The Moral Case Against Autonomous and Semiautonomous UAVs

Reference work entry

Abstract

Robots in warfare are an inevitable stage in the evolution of weapon development designed to separate fighters from their foes. Weapon technology has evolved to enable killing from ever-increasing distances throughout the history of warfare. From stones to pole weapons to bows and arrow cannon to aerial bombing to cruise missiles, killing has become ever easier. Battlefield robots may not change the character of war, but they will change the way that wars are fought. The focus of this chapter accordingly is on ethical concerns about the application of armed robots in areas with mixed combatant and civilian populations. It is unclear whether international humanitarian law (the Laws of War) will eventually need to be amended to accommodate emerging technologies. But for now one must scrutinize the mapping between the applications of the new technology and the current laws to ensure that those laws are preserved and followed.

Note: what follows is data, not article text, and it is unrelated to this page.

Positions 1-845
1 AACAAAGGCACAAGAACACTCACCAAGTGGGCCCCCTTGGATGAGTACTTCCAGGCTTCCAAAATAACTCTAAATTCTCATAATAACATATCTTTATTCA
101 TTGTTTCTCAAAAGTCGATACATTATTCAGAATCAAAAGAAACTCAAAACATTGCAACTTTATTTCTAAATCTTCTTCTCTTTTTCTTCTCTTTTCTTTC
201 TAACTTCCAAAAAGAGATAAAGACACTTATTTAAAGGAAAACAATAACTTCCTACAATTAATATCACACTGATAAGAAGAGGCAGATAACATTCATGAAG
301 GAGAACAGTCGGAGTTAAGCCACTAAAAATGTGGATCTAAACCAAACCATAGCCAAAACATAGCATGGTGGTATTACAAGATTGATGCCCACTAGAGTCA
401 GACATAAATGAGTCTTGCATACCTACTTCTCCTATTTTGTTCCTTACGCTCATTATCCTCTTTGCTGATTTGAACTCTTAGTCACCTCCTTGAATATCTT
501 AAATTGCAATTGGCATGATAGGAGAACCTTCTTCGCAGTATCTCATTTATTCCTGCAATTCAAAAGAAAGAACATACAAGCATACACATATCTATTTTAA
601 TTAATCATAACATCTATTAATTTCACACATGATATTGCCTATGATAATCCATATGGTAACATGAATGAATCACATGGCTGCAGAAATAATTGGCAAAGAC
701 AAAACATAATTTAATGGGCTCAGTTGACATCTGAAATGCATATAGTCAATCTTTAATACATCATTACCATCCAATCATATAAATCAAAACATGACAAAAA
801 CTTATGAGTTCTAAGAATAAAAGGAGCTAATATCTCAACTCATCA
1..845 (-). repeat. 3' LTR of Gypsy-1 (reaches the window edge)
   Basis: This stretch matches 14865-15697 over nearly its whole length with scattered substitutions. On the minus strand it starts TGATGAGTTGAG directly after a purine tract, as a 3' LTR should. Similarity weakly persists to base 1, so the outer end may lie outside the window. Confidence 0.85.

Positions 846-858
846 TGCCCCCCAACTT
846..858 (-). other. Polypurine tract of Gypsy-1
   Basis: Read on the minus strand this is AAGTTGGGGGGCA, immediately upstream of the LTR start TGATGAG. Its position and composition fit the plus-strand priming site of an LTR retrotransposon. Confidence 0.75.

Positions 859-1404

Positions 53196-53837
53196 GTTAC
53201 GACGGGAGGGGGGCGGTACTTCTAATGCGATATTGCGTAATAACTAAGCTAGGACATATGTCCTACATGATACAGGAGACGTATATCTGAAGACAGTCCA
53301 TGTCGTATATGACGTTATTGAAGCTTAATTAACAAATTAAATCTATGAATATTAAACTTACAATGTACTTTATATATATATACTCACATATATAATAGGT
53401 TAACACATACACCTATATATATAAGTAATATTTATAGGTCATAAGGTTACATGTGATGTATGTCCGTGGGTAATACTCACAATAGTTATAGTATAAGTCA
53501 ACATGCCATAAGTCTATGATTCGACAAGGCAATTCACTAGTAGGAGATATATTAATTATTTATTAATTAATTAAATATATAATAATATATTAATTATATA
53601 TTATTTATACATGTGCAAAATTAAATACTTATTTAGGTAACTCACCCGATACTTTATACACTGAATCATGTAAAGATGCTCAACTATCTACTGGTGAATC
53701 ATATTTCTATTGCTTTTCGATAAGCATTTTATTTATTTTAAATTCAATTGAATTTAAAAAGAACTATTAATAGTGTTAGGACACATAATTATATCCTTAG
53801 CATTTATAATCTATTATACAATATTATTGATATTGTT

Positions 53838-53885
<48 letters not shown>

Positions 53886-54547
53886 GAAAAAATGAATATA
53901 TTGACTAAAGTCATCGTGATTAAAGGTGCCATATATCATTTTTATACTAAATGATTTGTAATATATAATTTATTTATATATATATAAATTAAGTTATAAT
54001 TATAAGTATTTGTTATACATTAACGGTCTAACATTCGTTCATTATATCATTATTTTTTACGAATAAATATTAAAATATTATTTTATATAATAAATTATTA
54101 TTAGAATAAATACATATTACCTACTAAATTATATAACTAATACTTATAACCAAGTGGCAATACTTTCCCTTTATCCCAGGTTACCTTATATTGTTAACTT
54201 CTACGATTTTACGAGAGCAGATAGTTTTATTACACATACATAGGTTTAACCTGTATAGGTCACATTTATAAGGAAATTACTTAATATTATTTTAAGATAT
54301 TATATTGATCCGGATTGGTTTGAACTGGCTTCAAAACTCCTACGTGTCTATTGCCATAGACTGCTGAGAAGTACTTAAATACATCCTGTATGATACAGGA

Keywords

United Nations Unmanned Aerial Vehicle Moral Disengagement Autonomous Robot Geneva Convention 
These keywords were added by machine and not by the authors. This process is experimental and the keywords may be updated as the learning algorithm improves.

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Copyright information

© Taylor and Francis 2010

Authors and Affiliations

  1. 1.Department of Computer ScienceUniversity of SheffieldSheffieldUK

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